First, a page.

Structural unemployment and frictional unemployment are two different types of unemployment that occur in an economy. Frictional unemployment is always seen in an economy and occurs during the period when workers are searching for jobs. Conversely, structural unemployment is caused by shifts in the economy, which makes it difficult for workers to find employment.

Frictional Unemployment

Frictional unemployment occurs during a period when workers are searching for new employment or transitioning from their old jobs to new jobs. It is considered voluntary unemployment because workers choose to remain unemployed rather than take the first job they are offered. Thus, frictional unemployment is usually present in an economic system because some people always search for new jobs.

For example, a recent college graduate is searching for jobs and expects he is not likely to find a job within one year due to his lack of experience. However, he gets offers for jobs that are not in the field he studied. Due to the jobs not being the type of work he is looking for, he rejects these offers. Therefore, this period is known as frictional unemployment.

Structural Unemployment

Contrary to frictional unemployment, structural unemployment is a type of long-term unemployment caused by shifts in the economy. It occurs when there is an oversupply of jobs and people are willing to work, but the people searching for work are not qualified for these jobs. Some causes of structural unemployment are technological advances and decline in an industry.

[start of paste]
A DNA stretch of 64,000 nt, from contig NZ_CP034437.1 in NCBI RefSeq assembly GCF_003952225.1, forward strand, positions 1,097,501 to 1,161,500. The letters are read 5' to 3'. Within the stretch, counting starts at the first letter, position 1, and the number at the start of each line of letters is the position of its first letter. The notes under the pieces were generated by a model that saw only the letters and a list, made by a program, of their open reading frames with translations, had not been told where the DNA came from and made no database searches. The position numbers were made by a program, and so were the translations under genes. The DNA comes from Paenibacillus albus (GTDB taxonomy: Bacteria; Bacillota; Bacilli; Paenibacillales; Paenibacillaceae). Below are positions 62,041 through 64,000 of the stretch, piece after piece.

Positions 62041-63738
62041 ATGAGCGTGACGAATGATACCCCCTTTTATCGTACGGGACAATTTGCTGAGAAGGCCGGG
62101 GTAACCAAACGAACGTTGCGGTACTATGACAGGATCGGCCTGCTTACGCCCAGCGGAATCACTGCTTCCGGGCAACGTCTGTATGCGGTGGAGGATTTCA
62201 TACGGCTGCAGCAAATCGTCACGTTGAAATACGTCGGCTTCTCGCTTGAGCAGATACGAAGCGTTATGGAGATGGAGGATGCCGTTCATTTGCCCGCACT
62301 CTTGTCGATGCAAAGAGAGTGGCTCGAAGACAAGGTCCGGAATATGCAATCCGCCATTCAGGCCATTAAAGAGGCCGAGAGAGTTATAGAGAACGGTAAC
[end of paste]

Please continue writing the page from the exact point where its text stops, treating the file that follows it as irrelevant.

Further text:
For example, technological advances can cause some types of skilled laborers to become obsolete. When new technology replaces previously skilled workers, they usually do not have the skills for different positions. Assume a data analyst at an investment bank has been working in the field for over 20 years. However, during those two decades, he did not keep up with the technological advances of data analysis and did not learn to program.

His job is easily programmable, and programs can analyze big data faster than he did. Since the worker is not qualified for other data analyst jobs, which require extensive programming skills, he experiences structural unemployment.

Structural unemployment can also be caused by a decline in an industry. For example, assume the prices of crude oil have been on the decline over the past year. Therefore, shale oil drilling companies have also been on the decline and losing money on their total investments due to the weakened oil industry.

To combat operating at a loss, the shale oil drilling companies must lay off many of their workers. The skilled workers in the drilling field do not have the skills to perform other jobs in emerging industries and markets. Consequently, the decline in this industry can lead to structural unemployment.

(For related reading, see: The Cost of Unemployment to the Economy.)